Because Privacy Matters

Move over California CCPA, here is Nevada law!

California has dominated the privacy news due to the looming January 1, 2020 deadline, when the California Consumer Privacy Act enters into effect.  However, there is an earlier deadline for which business need to prepare – October 1, 2019 – when Nevada privacy law, a friendlier version of the CCPA enters into effect.

Nevada Consumer Privacy Law was amended in May 2019 through SB 220, to require operators of websites and online services (“Covered Entities) to provide consumers with the option to opt-out of the sale of certain personal data identified as “covered information”.  The amendment takes effect as of October 1, 2019.

The Nevada law applies to “operators” of a website or online service that do business in Nevada, but it has several exemptions.  An “operator” is an entity that (a) owns or operates a website or online service for commercial purposes; (b) collects and maintains Nevada residents’ personally identifiable information, and (c) purposely directs its activities toward Nevada.  SB 220 excludes from its scope financial institutions subject to the Gramm Leach Bliley Act (GLBA), health care providers and related entities subject to the Health Insurance Portability and Accountability Act (HIPAA), manufacturers and servicers of motor vehicles, and third party service providers supporting the business of an operator.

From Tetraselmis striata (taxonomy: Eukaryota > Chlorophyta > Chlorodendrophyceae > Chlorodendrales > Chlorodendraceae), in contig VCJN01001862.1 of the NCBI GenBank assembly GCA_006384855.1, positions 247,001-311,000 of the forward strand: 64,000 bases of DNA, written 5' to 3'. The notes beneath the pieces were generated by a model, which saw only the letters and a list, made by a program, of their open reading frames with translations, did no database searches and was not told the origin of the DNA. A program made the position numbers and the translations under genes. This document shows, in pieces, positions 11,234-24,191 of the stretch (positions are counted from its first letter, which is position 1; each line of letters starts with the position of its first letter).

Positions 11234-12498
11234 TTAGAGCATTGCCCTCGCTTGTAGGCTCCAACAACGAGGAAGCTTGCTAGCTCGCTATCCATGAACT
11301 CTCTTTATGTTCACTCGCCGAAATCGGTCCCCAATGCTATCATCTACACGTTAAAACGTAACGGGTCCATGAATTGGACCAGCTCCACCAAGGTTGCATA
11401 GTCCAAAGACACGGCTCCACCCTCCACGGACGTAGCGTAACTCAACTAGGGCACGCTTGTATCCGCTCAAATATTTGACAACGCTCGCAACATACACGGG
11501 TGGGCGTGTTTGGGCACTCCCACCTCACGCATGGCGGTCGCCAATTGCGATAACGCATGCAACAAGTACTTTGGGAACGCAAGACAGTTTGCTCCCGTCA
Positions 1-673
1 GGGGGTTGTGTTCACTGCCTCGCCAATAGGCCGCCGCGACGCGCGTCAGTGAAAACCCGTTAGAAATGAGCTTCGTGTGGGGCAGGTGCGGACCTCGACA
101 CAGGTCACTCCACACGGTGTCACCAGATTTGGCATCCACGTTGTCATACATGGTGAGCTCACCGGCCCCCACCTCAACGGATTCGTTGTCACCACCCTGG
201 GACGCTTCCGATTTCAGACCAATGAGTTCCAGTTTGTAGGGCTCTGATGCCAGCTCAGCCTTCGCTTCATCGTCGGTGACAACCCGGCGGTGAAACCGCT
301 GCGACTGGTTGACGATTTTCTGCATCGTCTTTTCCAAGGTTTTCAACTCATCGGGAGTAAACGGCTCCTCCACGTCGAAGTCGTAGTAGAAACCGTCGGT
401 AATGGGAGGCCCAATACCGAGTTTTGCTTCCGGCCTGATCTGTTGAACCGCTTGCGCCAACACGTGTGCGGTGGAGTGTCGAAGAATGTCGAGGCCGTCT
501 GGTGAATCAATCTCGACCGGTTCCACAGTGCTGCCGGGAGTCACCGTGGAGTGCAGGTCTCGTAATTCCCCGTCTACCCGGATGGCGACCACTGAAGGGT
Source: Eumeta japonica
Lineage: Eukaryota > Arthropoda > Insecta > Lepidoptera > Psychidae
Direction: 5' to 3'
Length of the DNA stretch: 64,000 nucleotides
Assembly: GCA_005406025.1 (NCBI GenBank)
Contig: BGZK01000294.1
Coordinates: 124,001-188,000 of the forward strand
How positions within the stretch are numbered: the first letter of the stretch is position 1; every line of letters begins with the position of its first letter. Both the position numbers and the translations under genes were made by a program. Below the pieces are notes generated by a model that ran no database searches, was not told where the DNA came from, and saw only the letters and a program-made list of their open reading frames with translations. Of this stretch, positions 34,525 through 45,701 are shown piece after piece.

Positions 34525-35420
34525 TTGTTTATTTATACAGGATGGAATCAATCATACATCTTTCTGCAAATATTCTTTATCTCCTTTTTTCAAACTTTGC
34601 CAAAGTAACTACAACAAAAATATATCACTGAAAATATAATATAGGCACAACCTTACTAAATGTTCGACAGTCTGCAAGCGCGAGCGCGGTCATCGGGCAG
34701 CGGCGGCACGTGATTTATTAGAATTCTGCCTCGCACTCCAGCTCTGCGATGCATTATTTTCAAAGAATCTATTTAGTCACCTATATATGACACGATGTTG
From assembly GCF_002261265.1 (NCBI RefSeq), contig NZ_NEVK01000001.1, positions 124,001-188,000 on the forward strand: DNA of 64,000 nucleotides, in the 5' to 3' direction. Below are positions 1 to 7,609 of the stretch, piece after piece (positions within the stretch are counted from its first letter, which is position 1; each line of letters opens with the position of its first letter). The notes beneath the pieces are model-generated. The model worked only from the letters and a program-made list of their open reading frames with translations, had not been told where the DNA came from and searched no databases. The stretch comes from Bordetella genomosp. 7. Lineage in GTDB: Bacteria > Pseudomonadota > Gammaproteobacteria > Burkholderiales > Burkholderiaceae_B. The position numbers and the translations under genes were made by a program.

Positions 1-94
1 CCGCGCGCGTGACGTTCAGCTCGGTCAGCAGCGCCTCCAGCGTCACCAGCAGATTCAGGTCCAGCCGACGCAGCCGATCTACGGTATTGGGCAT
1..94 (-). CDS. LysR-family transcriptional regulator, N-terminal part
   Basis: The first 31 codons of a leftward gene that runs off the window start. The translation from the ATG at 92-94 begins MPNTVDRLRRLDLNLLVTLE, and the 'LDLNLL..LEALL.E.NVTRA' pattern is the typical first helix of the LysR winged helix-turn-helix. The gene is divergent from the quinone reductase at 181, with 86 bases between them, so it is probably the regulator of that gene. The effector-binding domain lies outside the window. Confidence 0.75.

Nevada’s SB 220 defines “sale” as the exchange of covered information for monetary consideration by the operator, to a person for the person to license or sell the covered information.  The term “consumer” refers to “person who seeks or acquires, by purchase or lease, any good, service, money, or credit for personal, family or household purposes from the website or online service of an operator. In practice, the definition excludes employees and business to business contacts.

Under Nevada law, the protection applies only to “covered information”, which is defined as any one or more of the following pieces of information about a consumer collected by an operator through a website or online service and maintained by the operator in an accessible form:

  • First and last name
  • Physical address that includes street and city or town names
  • Email address
  • Telephone number
  • Social Security number
  • An identifier that allows a specific person to be contacted
  • Any other information concerning a person collected from the person through the website or online service of an operator and maintained in combination with an identifier in a form that makes the information personally identifiable.
Move over California CCPA, here is Nevada law!
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